Wednesday, August 10, 2011

The ANC Follows the Biggest Losers

I want to quote Plutarch. I don't know her real name, but here's the comment: "A short history of losers--Africans and other members of the modern equivalent of the flat earth society show their inherent losing characteristics by their constant repetition of the same experiment in the vain hope of achieving a different outcome."

On the one hand there is the demagogic implementation of socialistic, communistic ideology with proven failures--Cuba, Russia. On the other hand there are known successes like Switzerland, the world's most peaceful and prosperous country. Guess which of these examples is feverishly followed by the ANC and which is methodically ignored by the ANC.

I have posted excerpts below, one by Frances Kendall on the Swiss system and one by Irina Filatova on the history of the ANC and the Soviets. When you read the Kendall article you wonder why the ANC so ignores a winning game. And when you read the Filatova words you see why--they are stuck in what brought them success as a revolutionary organization. The ANC will become extinct like any organism or organization that is unable to adapt to reality.

By the way, Kendall has had 3 Nobel nominations and co-authored South Africa: The Solution. It is a book well worth reading. It focuses on the similarities between Switzerland and SA. It may be somewhat idealistic, but it is a work that South African politicians, including the ANC, ignore at their peril and at the expense of the ordinary people in our land.

And also by the way, while the Kendall and Filatova articles appear different, they are actually saying very similar things; Kendall suggests following a winning game while Filatova warns against following a losing game: "This fixation with ideology at the expense of reality was one of the most important factors that killed the Soviet economy. Yet in South Africa the core of the Soviet legacy stands."

Here are the excerpts:

– A Model Democracy –

by Frances Kendall

In this, the first of the "ISIL Solutions" series, we examine the "Swiss model" of government – a highly-decentralized system which Swiss economist Robert Nef more accurately describes as an "ongoing experiment" than a "model."

The concepts of devolution of power, local autonomy, and participatory democracy have produced the world's most peaceful and prosperous country. Of course, Switzerland, with its compulsory military service, state controlled monetary system, railroad and telephone services, and taxation, is not a pure libertarian society – but for those interested in reining in out-of-control governments in other parts of the world, there are large parts of the Swiss cantonal system that are worthy of emulation.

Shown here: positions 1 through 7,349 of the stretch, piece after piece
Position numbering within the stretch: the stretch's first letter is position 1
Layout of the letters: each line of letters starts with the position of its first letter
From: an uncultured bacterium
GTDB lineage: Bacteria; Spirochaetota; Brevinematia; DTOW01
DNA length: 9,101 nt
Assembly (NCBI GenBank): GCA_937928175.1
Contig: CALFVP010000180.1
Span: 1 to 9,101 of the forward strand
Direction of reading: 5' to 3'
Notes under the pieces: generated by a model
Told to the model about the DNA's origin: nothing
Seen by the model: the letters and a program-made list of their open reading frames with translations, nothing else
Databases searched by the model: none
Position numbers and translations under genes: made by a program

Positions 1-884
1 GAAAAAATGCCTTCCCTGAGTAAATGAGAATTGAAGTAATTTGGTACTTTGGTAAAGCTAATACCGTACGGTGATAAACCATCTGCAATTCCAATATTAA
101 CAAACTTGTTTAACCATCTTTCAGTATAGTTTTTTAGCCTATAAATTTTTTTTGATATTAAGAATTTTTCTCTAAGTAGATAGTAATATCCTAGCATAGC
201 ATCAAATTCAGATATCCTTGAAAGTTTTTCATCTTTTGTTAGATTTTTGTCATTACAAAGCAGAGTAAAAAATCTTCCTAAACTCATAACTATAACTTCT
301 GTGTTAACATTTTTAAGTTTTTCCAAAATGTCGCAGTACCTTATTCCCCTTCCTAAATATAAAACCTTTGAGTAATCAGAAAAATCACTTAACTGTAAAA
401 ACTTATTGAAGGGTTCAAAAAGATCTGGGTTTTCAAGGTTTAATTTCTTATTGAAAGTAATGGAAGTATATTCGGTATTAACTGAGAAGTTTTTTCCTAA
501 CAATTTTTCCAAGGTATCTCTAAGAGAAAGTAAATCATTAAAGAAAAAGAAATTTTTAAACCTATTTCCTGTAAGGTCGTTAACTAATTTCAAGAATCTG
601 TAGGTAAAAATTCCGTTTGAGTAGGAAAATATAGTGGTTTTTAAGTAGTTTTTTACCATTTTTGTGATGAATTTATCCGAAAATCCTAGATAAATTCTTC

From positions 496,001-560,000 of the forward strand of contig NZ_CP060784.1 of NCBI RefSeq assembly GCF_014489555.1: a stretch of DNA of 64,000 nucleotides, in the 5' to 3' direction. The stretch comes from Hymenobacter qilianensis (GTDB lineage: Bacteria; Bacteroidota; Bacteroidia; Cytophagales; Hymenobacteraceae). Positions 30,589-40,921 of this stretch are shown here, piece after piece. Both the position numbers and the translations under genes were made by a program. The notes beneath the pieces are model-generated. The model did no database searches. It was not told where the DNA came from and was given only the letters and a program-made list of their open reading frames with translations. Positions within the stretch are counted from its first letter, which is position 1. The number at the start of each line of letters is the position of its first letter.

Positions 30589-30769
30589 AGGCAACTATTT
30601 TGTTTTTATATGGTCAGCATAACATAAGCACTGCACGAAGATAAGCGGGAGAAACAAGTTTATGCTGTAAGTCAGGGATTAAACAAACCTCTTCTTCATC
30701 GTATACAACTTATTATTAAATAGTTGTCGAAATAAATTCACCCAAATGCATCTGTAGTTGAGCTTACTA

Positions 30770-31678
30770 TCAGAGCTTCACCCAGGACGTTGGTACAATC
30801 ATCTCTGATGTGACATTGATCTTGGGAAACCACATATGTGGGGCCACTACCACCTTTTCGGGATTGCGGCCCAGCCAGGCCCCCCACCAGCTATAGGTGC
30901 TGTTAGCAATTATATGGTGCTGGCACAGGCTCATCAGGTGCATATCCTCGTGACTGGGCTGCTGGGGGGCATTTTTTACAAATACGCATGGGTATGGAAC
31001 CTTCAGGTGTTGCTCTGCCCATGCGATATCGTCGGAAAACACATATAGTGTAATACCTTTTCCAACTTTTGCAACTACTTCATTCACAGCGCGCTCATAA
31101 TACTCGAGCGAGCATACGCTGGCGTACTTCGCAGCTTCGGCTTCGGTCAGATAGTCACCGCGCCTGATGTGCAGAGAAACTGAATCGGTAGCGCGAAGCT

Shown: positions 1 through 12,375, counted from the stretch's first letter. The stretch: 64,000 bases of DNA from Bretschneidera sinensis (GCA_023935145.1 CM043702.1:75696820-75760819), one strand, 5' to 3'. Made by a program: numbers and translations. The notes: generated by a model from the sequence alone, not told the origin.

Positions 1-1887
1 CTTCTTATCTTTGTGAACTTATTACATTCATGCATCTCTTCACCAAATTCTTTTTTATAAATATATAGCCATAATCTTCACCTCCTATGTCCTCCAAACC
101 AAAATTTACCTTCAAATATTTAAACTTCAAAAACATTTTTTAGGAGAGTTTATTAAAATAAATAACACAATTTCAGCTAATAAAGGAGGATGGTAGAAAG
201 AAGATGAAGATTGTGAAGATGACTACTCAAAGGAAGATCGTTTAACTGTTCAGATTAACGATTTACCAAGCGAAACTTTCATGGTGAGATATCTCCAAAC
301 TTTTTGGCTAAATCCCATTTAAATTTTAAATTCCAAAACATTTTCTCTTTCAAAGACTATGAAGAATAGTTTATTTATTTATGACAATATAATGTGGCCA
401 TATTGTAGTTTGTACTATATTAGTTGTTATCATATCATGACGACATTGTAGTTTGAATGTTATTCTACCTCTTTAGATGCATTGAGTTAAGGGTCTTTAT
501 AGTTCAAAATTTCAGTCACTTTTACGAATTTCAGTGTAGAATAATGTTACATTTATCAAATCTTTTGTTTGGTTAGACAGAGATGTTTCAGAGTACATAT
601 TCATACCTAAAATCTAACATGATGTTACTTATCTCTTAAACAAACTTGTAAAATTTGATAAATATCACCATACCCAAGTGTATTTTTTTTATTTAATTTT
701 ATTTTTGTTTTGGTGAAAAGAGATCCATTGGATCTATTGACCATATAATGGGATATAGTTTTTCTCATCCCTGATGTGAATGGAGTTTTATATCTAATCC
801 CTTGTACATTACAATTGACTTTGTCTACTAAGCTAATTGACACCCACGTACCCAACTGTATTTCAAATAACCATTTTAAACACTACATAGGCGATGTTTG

Read the full article at

About the author: Frances Kendall, a member of ISIL's Advisory Board, was formally nominated along with her husband, Leon Louw, for the Nobel Peace Prize in 1988, 1989, and 1991 for their work to end Apartheid and defuse racial conflict in South Africa. She is the author of "Heart of the Nation", "Super Parents, Super Children", and "The SeX-Y Factor". She is co-author, with Leon Louw, of "South Africa: The Solution" and "Let the People Govern," which studied the Swiss system. She is a former member of the Johannesburg City Council.


And now the other excerpt:

The ANC and the Soviets
Irina Filatova
10 August 2011

Irina Filatova on the lasting legacy of the USSR's support for the liberation movement

The lasting legacy: The ANC's Soviet connection

If the close relations that existed between the ANC and the Soviet Union during the decades of the struggle against apartheid are mentioned now, it mostly happens at appropriate official occasions: embassy receptions or national holidays or speeches during state visits.

It was very different back then. Garth Strachan, a communist and an MK veteran said in one his interviews: "Although it has become popular not to admit this now, at the time-at least in the circles where I moved and up to the mid or late 1980s-the reality was that in ANC... there was a kind of pro-Soviet hysteria". [1]

"Hysteria" may be too strong a word, but there is hardly any doubt that there was a lot of admiration for the Soviet Union - its achievements, its ideology and its policy - both among the ANC leadership and the rank and file cadres in exile. Songs were sung and poetry composed about the Soviet people.

The debate about the NDR in South Africa has centred not on whether this ideology is correct, or, indeed, needed for fast development and job creation - both these notions are accepted as indisputable truths by the ANC and its allies - but rather on the pace of its implementation and on its concrete contents at every stage. These aspects of the NDR may be differently understood and interpreted by different groups within the ANC and among its partners - but its ultimate goals are as alluring as ever.

And whatever the arguments about details, it is ideology, not economic reality, that dictates much of the ANC's thinking and policy. This fixation with ideology at the expense of reality was one of the most important factors that killed the Soviet economy. Yet in South Africa the core of the Soviet legacy stands.

Read the full article at

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